Bracket Ladder: A new approach to bracketology

One of the most common arguments against a playoff in college football is that it would turn college football into college basketball, where – allegedly – the regular season is completely meaningless.

This is complete bullshit. If you’re going to use the “meaningless regular season” line, college basketball is not the place to use it. (That would be the NBA and NHL, which push more than half their teams into the postseason.)

There are about 347 teams in Division I college basketball. Only 65 get to play in the NCAA Tournament, or 18.7%. By contrast, major league baseball puts 26 2/3% of its teams in its postseason – even counting the NIT, college basketball is nearly as selective, putting 27.95% of its teams in the postseason. But college basketball’s regular season is far more meaningful than baseball’s because its teams only play 30 or so games. We can get a rough estimate of how meaningful the regular season is by taking the reciprocal of the selectiveness percentage and dividing it by the number of games. By that measure, college basketball’s regular season is more meaningful than that of the NFL.

(Incidentially, college football, if it adopted a 11/5 playoff, would still only put 13 1/3% of its teams in the playoffs and have a far more meaningful regular season than any other major sport. Right now, its meaningfullness index number is 5, which means it’s too meaningful because its number is over 1.)

So why does this perception of the meaningless college basketball regular season persist? Undoubtedly, a lot of it has to do with the subjectivity of the process, and its cousin, the unbalanced schedules played by college basketball conferences. In the pros, you know exactly the impact a given game will have on a given team’s chances to make the playoffs. You can’t know that for certain in college basketball. What’s at stake for Kansas entering today’s game? Are they already locked into a #1 seed? Are they in trouble of sinking to a #2 or #3? Are they going to get an ideally situated region, or can they? We don’t know.

The fast-growing field of “bracketology” (a neologism invented out of whole cloth by ESPN) could help answer these questions and help us know exactly what to expect out of a given game. Unfortunately, most bracketologists post little more than their reckoning of where the field stands right now, not how close all the teams are to each other. So we know that North Carolina is (for example, since I’m writing this during 2008’s March Madness!) the second #1 seed. Could they rise up to the overall #1? Could they fall? How far could they fall, and how soon? We don’t know. The closest most bracketologists come, if you’re lucky, is a “bubble watch” feature tracking only whether teams are in or out of the field, not how high they are if they’re in. Often, even that only contains vague descriptions. Seeds matter too – almost all of the national championships in the modern era have gone to the top three seeds. Say what you will about Joe Lunardi and his tendency to get way more play than his accuracy would indicate, but if you’re willing to pay for ESPN Insider, he’ll give you percentage chances for every possibility you could care about. That’s way more than most bracketologists.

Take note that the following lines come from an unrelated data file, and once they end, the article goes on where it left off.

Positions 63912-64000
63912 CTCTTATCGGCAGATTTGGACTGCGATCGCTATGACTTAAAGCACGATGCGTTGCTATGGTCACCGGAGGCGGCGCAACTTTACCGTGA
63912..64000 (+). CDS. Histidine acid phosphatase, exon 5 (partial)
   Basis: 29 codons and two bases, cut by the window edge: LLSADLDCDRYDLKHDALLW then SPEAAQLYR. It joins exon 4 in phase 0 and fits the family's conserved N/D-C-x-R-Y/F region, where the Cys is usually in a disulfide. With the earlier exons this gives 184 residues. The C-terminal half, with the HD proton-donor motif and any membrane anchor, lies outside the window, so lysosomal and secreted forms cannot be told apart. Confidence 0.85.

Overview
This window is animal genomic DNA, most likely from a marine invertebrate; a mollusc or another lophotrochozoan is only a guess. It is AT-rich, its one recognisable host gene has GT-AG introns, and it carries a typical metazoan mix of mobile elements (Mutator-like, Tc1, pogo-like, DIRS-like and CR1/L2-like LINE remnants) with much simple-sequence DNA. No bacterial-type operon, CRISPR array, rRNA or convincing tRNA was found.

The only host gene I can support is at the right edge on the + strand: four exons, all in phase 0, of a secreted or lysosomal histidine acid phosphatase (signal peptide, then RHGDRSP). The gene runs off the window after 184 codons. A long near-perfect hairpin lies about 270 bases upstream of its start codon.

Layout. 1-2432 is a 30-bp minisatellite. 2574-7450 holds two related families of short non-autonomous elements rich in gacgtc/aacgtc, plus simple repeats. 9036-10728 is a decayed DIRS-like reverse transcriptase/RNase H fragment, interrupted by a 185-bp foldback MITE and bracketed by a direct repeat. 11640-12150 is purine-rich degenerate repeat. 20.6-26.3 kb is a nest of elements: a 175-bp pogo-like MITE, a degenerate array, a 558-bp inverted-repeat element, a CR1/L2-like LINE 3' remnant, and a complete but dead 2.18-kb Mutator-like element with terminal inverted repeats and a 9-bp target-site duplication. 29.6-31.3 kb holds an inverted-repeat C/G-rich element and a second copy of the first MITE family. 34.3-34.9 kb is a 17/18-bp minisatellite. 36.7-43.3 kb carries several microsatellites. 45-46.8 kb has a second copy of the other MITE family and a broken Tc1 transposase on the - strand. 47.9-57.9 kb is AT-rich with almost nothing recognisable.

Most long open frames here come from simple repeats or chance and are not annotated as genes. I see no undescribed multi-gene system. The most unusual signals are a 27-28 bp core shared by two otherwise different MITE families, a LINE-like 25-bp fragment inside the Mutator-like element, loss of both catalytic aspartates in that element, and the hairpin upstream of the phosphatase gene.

If. You’re willing to pay for ESPN Insider. (And the subscription to ESPN the Magazine Insider requires.)

Over the next two months, leading up to Selection Sunday, I’m thinking I’m going to run my own bracketology project, showing the information college basketball fans really want to know: what’s at stake. I’ll tell you exactly who has a shot at the overall #1 seed, the range of seeds a team could get, whether a team’s in or could still be out or if they’re on the bubble or if they’re out but could still be in, using color-coded bars and all the information you could ever need. You’ll get to see exactly where your team is on a ladder extending from 1 to 64 and beyond, and how far they could climb or fall

I’m going to make an effort to use the same information the selection committee uses, but the NCAA seems to be more tight-lipped about what info the selection committee uses than I recall them being in the past. (Is the committee really using game scores now?) So I’m going to use the same information I use for my Golden Bowl selection process, courtesy of’s RPI Breakdown pages: record, RPI, strength of schedule, out-of-conference record, road/neutral record, record in the last 12 games, record against other teams in consideration, quality of wins and losses. (I’m okay with using injury info and the like.) However, this is not an effort to attempt to predict what the selection committee will do, because the purpose is to demonstrate the format. Rather, this is a record of what I would do if I were on (or rather, were) the selection committee.

I’m spending today and tomorrow going through each team’s resume and forming an initial ranking. I hope to have a first, rough sketch of where I see the field by 5 PM PT Tuesday. And we’ll see where we go from there.

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